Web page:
William Ndi

Translating Quaker Discourse

Bill (William) F. Ndi                                                   

Translation is the language of languages in that it is through it that all languages talk to one another. Ngugi wa Thiong’o

My project “Translating Quaker Discourse” aimed at illustrating the gains made in the process of linguistic code switching through the translation of a 17th century Quaker text, produced by the first woman preacher, Elizabeth Hooton. These early Quakers presented the challenges to the status quo amongst which was the issue of translation. In this endeavor I briefly explored the context of Quaker textual production to unveil how translation keeps languages with mainstream of progressive human thoughts and cultures of the world (wa Thiong’o 124). The desire and motivation for translating this 17th century Quaker text was underscored by the visibility enabled in the target language. Finally, I examine closely some of the challenges encounter in translating Quaker discourse which exemplifies the Bakhtinian notion of translinguistics. This is in line with the thinking that: “if we are to understand Bakhtin's aversion to a science of language and society, we must explore the contrasting theological foundations [i.e. Quaker foundations] of translinguistics and of science. As these foundations contrast so too do translinguistics and the scientific language study contrast” (Doe 1988). And such is true because the practice of science in the seventeenth century had a great deal in common with the religious practices of the Quakers in that same century. Moreover, both the scientism and the Quakerism of that era had a great deal in common. Through this close examination, evidence of what is gained in translation was highlighted.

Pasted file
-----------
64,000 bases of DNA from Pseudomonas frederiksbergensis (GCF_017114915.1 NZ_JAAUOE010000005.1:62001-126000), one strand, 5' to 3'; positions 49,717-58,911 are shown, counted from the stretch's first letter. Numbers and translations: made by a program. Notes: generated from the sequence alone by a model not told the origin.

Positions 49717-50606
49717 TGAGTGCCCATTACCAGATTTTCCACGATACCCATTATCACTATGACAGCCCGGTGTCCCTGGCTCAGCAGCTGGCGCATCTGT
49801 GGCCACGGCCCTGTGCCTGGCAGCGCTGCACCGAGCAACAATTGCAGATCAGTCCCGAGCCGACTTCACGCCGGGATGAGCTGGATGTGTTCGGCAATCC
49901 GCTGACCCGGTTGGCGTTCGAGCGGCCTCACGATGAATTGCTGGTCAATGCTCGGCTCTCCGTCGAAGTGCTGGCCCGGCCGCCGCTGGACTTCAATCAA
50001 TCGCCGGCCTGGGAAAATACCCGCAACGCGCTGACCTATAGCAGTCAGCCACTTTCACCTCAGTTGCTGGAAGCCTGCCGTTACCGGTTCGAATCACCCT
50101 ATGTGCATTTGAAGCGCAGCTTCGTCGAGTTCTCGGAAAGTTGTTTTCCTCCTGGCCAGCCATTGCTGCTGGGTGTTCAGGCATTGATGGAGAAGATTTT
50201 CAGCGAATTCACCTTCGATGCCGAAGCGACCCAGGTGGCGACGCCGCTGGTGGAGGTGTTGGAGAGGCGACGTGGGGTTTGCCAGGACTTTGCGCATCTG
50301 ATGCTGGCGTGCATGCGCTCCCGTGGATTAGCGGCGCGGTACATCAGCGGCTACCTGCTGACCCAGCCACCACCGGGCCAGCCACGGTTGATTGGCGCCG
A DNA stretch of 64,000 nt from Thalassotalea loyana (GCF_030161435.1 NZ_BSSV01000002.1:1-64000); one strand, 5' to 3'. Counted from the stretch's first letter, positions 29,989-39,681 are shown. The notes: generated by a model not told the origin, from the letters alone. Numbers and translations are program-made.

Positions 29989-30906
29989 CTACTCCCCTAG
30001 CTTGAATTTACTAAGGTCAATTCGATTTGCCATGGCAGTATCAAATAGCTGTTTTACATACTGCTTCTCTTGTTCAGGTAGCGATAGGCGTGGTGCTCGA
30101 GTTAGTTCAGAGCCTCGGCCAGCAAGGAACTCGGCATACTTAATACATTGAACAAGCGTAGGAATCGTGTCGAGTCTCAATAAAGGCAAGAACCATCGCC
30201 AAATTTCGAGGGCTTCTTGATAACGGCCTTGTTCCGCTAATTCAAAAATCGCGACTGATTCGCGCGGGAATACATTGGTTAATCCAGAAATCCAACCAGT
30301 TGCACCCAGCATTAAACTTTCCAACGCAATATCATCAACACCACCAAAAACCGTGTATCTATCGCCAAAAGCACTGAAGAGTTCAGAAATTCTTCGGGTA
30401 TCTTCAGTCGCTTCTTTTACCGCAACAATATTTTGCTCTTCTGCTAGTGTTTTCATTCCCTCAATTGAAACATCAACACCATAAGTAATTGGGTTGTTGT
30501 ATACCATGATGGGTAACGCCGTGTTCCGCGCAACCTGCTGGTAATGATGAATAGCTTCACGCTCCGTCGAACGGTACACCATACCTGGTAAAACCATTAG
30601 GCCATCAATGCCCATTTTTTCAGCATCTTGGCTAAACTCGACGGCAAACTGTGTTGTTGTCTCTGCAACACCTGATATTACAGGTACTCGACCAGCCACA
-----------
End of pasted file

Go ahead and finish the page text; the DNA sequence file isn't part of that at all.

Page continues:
What is gained?

  • In a passage by Montaigne, he writes how Plutarch “intrudeth himselfe into your work, and gently reacheth you a helpe hand, fraught with rare embellishments, and inexhaustible of precious riches”. Translation does just this.
  • Warrants deeper understanding of the Quaker struggle for atemporal Universality.
  • Something to say that might be vital to reshape the destiny of humanity
  • The act of translating enabled visibility of source language thought in the target language
  • This is how the Quaker experience becomes part of the global experience of the present
  • Translating this text to me was an act of pacifism. 

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